BANGOR – Residents packed the Bangor Public Library Tuesday to have a discussion on the American Health Care Act.
There were some young people in attendance, but most were older Mainers worried about losing coverage as they reach medicare-eligible times in their lives.
“I live in Veazie. I’m covered by medicare… for now,” One resident said. “The CBO (Congressional Budget Office) says 22,000,000 people will lose their healthcare. Does this include people with pre-existing conditions?”
Framers of the new bill are proud people won’t be forced to enroll in a plan, like under Obamacare. It’s a “small-government” approach conservatives champion.
Opponents, like former White House healthcare staffer Tim Gronniger, say that means higher rates for those who need insurance.
“In many parts of the country,” He said, “It could effectively end access to affordable health insurance coverage that people don’t have through medicare.”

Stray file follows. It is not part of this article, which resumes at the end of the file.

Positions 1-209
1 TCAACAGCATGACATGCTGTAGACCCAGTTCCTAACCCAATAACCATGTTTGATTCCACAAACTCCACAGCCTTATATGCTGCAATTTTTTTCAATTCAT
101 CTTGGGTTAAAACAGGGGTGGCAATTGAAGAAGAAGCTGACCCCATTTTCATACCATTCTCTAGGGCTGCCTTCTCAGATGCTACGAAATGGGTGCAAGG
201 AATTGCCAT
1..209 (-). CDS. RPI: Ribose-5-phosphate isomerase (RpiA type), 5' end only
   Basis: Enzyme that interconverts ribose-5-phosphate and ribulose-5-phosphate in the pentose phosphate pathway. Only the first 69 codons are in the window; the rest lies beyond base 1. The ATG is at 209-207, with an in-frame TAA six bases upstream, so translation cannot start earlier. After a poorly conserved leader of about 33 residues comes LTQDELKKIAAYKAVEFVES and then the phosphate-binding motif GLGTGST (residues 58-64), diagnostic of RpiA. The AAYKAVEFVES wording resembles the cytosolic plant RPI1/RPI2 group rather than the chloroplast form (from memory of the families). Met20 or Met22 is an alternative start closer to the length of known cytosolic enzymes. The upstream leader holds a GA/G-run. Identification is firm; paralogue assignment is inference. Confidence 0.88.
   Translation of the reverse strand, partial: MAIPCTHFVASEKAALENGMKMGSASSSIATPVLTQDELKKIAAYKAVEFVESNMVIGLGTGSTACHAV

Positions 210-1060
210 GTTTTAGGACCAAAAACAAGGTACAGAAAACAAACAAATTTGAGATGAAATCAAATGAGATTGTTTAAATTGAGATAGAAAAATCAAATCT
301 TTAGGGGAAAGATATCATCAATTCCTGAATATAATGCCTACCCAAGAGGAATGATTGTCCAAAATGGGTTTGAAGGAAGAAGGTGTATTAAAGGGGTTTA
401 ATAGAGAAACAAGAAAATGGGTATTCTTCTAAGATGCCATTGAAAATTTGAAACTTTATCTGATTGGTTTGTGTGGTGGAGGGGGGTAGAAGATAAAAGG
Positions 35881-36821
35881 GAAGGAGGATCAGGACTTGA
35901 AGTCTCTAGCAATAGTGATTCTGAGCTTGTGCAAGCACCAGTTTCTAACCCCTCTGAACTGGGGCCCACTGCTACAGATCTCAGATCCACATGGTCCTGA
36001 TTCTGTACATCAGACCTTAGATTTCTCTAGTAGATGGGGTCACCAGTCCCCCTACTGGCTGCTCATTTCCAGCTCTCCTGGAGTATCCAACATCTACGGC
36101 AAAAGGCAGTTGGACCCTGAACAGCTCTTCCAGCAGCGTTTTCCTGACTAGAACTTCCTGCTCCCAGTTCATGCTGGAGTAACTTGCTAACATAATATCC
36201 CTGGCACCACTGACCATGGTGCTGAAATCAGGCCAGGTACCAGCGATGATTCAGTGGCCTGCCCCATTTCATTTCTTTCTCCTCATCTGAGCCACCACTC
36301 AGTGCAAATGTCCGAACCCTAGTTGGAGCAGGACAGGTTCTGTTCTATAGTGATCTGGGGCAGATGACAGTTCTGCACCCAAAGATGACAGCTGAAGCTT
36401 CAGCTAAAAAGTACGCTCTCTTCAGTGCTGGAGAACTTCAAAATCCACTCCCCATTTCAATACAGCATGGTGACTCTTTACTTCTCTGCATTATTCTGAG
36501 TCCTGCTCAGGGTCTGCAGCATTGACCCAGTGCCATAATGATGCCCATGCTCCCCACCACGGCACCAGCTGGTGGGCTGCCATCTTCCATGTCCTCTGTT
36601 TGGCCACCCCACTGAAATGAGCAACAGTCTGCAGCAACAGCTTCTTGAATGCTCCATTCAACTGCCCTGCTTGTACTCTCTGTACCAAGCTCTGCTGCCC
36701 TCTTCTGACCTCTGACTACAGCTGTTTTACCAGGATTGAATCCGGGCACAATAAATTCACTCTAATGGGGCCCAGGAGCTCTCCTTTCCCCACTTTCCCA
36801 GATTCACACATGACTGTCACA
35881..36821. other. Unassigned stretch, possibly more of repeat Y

The bill passed through the US House of Representatives, and now that it heads to the senate, it will likely be re-worked and could change a great deal.
The discussion panel applauded Senators Collins and King for approaching the bill “cautiously and closely,” but urge Mainers to keep working for a better alternative.
“People like you are sitting in this room tonight. You’re reaching out. To your delegation, your congressional delegation,” Said Ann Woloson, a policy analyst with Maine Equal Justice Partners. “This is not over, they are not starting from scratch… and in fact, many of those things that are in this damaging proposal are reappearing in other ways.”